7. Not much to say. Great article. I just wanted to comment on the part about giant moose bursting out onto the road. I saw my first moose in north eastern Washington several years back, close to the Idaho/Canada border, in much the same way…

    We were driving into the mountains to get an early start on the day of deer hunting. Driving alongside a frosty bog, suddenly the trees on the side of the road parted a handful of yards in front of us, and what looked like an oversized horse with antlers emerged, nearly lost its footing at the sight of the truck, and began running directly in front of us. Clouds of frost and small chunks of ice shook from its back as it lumbered forward. It tried to look back, stumbled and fell, and stood back up. By this point we had stopped, and the moose stood directly in front of us, taller by far than the roofline of the Chevy 4×4, then slowly began to trot back into the trees.

    Up until that point I never had any idea how huge an adult male moose really was.

    • I took a friend to a body shop in Bangor, Maine several years ago. In the back was a black station wagon with the center of the front of the roof pushed back about two feet, and all of the roof was pushed back about a foot. All of the windows were broken, and you couldn’t open any of the doors. However, there was not a single mark on all the rest of the station wagon. I asked what kind of accident the car had been in. They told me that it came around a corner at night on a back road and ‘tail-gated’ a moose. The bumper knocked the legs out from under him, and his butt slammed into the center of the windshield. The driver was in the hospital.

      I’ll never forget that story, because it is just so Maine-iac.

      • Moose are scary creatures. I live in north central Idaho and they are abundant. We’ve had the junior high locked down because a moose was on the grounds. My wife and daughter have been hiking on a popular open trail in the city limits and surprised a cow and a calf in the brush. I’ve seen them at the county fairgrounds, and I’ve seen them in the wild. Just never know what their mood is.

  8. Absolutely, unequivocally the BEST entry to date. Chock full of solid truisms and humor.

    Tell your better half not to sweat the Jennings. I bought a Sundance (?) .25 Auto much like the Jennings when I was 16 and, being a very enthusiastic new handloader, actually bought dies to reload for the thing. That was 25 years ago but I recall the thing was reliable.

  9. My wife had a Raven MP in .25 ACP when we got married. I bought her a Taurus Ultralight in .38 and traded her Raven for 3 boxes of .38 Special.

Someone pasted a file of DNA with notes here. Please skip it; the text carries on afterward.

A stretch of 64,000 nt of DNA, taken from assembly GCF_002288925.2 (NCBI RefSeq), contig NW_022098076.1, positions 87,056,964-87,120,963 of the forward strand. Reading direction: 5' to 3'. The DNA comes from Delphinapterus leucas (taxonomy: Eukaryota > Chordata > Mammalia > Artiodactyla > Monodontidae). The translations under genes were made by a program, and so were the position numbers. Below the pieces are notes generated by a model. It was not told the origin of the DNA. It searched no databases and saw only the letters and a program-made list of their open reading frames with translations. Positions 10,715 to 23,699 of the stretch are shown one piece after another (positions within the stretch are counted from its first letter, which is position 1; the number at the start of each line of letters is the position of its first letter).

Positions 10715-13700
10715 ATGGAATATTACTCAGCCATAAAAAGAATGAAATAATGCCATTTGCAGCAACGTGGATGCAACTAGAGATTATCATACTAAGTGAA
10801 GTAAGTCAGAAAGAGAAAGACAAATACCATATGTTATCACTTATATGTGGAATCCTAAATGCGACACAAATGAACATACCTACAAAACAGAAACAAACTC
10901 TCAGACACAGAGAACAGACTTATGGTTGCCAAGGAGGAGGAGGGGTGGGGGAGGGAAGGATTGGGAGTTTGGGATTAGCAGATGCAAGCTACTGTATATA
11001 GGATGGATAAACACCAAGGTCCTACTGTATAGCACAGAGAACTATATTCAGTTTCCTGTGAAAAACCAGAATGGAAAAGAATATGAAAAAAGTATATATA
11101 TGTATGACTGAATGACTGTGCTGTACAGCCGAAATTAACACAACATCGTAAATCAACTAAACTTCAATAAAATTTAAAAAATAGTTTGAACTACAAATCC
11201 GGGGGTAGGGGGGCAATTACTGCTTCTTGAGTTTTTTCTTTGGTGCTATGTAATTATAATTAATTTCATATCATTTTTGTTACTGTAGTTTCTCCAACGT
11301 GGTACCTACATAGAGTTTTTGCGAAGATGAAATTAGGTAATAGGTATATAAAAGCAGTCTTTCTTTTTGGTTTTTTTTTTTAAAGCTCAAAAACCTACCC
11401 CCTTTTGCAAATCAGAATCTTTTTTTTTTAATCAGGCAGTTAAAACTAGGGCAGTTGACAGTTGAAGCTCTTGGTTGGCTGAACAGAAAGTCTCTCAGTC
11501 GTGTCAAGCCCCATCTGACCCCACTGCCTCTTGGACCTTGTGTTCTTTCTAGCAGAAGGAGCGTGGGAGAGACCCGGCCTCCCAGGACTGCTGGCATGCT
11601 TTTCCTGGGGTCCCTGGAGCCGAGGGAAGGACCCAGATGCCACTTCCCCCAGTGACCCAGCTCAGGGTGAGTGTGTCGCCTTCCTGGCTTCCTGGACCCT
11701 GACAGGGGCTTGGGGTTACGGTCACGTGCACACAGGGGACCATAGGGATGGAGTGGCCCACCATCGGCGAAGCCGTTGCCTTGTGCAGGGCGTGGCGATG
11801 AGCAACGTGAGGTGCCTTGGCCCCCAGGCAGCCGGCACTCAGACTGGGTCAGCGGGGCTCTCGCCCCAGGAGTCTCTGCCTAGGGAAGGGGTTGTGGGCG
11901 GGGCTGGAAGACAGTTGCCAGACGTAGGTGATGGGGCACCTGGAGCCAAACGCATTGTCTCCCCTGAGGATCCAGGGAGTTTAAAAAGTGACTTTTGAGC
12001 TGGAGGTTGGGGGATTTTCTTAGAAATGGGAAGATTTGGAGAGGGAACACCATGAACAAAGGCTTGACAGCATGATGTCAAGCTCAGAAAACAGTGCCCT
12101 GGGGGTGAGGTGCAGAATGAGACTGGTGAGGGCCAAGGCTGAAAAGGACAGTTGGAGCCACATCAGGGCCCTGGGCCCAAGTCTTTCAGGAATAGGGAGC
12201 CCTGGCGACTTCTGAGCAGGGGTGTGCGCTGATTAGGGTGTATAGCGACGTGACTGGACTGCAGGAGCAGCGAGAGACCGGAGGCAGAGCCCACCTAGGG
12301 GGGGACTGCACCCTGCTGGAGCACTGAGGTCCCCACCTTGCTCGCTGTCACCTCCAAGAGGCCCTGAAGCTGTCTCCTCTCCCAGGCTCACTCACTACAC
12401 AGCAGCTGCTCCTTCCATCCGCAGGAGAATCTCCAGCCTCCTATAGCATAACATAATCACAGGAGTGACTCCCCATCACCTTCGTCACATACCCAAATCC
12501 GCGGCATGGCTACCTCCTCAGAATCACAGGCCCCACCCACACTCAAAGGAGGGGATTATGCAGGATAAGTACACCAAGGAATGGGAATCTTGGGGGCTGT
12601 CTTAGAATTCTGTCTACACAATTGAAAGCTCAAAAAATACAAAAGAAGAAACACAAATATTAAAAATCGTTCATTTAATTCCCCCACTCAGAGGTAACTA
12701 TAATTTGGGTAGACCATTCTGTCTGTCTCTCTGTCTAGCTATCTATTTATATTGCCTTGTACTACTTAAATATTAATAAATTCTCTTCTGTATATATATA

10. Yippers. The gals are putting us to shame. I still have my J-22. She’s in mint condition. And really nice choice in the SR9C. You’ve come a long way, baby!

  11. Great piece of writing Sarah and thank you for sharing this with us.

    You may or may not be aware of the recent dust up at Ms. magazine with a woman named Heidi Yewman and her so-called series “My Month with a Gun” which was first published on June 12th. It really caused quite a stir. Since it first came out, neither Ms. nor the Huffington Post have published the second part of the series as I write this. Your essay here would be an outstanding, and I mean really, truly outstanding counterpoint to the piece put up by Ms. Yewman. There’s little chance that either publication would print it because it clearly doesn’t support their biased narrative, but what the heck, give it a go. Nothing ventured, nothing won.

  12. The first gun I ever shot, like so many other kids, was a .22 – in this case a Marlin/Glenfield 60.

    Everybody’s upbringing is different. At the risk of branding myself as a stereotypical OFWG redneck type, my attitudes towards firearms were that of a kid’s natural curiosity changing to a pragmatic balance between respect, and fear.

    Face it, a little fear is always a good thing. It keeps you alive. It keeps you from doing something dumb, like running full tilt across busy streets in front of fast-moving traffic. Fear is an essential component of self-preservation.

    The catch is that fear and respect must always be kept in the proper proportions. Say about 95% respect and 5% fear.